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Bitcoin and other Cryptocurrencies

05-Mar-2018

Bitcoin and other Cryptocurrencies

Bitcoin is one of the best known digital currencies to emerge in recent years and as we now have a number of clients that are using Bitcoins either by investing or mining on a personal level, or accepting them as payment for business services.  We thought this would be a good opportunity to look at the tax implications.

What do we know about Bitcoins? Put simply Bitcoin is a virtual currency: it has no physical form. It is independent of any bank or country and as such there are no bank charges. Bitcoins are stored in an electric wallet and transactions are recorded in a database called a 'block-chain'. Bitcoin miners can discover unowned Bitcoins by solving complex algorithms and adding these to the chain.

At present, HMRC are offering tentative guidance with the caveat that each case will be looked at individually but the general principles are as follows:

For an individual collecting and selling the currency, any gains or losses on the sale of Bitcoins will usually be subject to the capital gains tax regime. If the sale price exceeds the purchase cost then this creates a capital gain. As an individual you would be entitled to an annual exemption (£11,300 in 2017/18) against all of your capital gains in that tax year and any gain arising during the year to 5 April will be due for payment by 31 January of the following year. Investors should ensure they keep a record of sale and purchase prices and dates.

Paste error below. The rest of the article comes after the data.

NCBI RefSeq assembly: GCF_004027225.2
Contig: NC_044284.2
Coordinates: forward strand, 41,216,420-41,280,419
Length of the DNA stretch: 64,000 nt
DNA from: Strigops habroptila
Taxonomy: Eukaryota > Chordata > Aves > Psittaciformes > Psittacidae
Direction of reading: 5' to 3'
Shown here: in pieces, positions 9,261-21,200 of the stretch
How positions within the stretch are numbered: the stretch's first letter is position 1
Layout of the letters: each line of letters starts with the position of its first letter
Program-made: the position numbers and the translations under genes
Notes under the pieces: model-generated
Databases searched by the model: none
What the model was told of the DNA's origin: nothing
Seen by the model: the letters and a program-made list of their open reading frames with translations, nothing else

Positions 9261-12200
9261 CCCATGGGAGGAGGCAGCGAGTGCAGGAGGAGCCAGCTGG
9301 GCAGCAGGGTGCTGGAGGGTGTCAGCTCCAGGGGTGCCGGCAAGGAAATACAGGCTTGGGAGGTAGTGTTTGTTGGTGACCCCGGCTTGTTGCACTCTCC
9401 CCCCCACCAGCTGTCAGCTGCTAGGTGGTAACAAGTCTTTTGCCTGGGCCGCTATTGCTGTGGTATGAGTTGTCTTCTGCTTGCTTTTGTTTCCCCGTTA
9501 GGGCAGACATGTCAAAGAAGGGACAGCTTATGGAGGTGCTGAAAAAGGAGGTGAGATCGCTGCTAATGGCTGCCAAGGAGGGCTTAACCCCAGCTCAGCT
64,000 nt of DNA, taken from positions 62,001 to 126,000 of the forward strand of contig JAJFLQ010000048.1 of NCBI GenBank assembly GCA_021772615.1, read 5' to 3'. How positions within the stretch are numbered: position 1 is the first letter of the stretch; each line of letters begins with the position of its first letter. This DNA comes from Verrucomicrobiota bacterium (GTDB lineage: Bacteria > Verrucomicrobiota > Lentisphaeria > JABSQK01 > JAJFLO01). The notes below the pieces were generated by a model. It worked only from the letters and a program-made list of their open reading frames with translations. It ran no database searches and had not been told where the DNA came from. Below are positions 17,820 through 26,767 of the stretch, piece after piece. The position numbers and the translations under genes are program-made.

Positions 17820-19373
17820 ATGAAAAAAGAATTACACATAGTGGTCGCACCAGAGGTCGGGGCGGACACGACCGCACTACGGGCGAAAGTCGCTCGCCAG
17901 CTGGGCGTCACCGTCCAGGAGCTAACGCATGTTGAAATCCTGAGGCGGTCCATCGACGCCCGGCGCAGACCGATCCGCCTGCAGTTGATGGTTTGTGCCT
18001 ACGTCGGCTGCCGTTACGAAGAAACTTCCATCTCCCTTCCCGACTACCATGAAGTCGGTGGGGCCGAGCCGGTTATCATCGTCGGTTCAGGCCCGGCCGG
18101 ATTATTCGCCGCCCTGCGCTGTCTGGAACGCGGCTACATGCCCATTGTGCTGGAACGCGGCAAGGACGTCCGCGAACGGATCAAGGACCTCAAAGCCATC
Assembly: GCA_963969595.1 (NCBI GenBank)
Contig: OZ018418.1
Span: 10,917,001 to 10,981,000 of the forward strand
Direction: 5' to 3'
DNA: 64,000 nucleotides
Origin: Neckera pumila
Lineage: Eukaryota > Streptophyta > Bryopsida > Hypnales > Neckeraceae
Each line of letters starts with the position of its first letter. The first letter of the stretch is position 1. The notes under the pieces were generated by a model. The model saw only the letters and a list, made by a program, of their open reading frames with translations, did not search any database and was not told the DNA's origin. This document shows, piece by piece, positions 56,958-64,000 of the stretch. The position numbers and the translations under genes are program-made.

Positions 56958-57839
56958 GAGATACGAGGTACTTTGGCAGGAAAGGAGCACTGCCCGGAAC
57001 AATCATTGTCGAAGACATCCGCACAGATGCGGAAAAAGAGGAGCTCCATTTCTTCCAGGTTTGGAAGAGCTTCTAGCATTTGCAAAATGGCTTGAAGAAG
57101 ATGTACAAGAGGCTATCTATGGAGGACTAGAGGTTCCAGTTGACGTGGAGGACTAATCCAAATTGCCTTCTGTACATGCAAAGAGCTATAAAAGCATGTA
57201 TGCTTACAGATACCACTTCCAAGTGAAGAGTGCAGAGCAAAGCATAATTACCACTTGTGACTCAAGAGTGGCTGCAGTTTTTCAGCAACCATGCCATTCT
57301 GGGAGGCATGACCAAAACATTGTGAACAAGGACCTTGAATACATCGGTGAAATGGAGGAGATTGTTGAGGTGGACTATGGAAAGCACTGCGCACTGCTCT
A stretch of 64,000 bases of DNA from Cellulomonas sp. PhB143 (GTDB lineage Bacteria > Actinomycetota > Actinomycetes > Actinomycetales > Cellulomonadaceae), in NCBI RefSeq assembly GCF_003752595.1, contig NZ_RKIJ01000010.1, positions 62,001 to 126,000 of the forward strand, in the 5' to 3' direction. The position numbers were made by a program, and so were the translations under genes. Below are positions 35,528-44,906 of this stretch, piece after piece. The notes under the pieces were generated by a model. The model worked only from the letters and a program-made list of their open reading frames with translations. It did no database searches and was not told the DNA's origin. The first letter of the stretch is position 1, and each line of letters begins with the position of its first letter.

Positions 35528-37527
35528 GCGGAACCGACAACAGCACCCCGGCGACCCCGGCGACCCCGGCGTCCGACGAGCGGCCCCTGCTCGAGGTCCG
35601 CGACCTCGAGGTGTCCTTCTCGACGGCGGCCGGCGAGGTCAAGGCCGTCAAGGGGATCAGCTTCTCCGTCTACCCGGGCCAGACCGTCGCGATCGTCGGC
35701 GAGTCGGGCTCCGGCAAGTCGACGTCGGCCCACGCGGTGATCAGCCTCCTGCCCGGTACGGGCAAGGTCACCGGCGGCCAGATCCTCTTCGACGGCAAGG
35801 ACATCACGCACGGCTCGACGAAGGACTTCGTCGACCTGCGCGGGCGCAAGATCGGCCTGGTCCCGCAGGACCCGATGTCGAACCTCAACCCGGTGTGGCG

If the amount of activity in buying and selling Bitcoins is significant and as such could be considered trading, then any profits would be subject to income tax and Class 2 and 4 National Insurance.

If you are a business receiving Bitcoin as a currency, then there may be small differences in the value of that currency between the invoice date and the payment date. These 'exchange rate' differences would be reflected in the accounts and subject to income tax or to corporation tax if the business is incorporated.

With regard to VAT, any income from mining is outside the scope, and there is no VAT due when Bitcoin is exchanged for other currencies. When goods and services are supplied in exchange for Bitcoin, VAT is charged in the normal way based on the sterling value of the Bitcoin when the transaction takes place.

Finally, there is an argument that, because some transactions are highly speculative and amount to gambling, then the gains and losses are not taxable and similarly losses cannot be offset against other taxable profits. We reiterate the point that HMRC will consider these on a case by case basis.

And just to clarify, as Chartered Accountants we are not able to provide any financial advice and therefore the publication of this article does not in any way endorse the investment in Bitcoins or any other Cryptocurrency.

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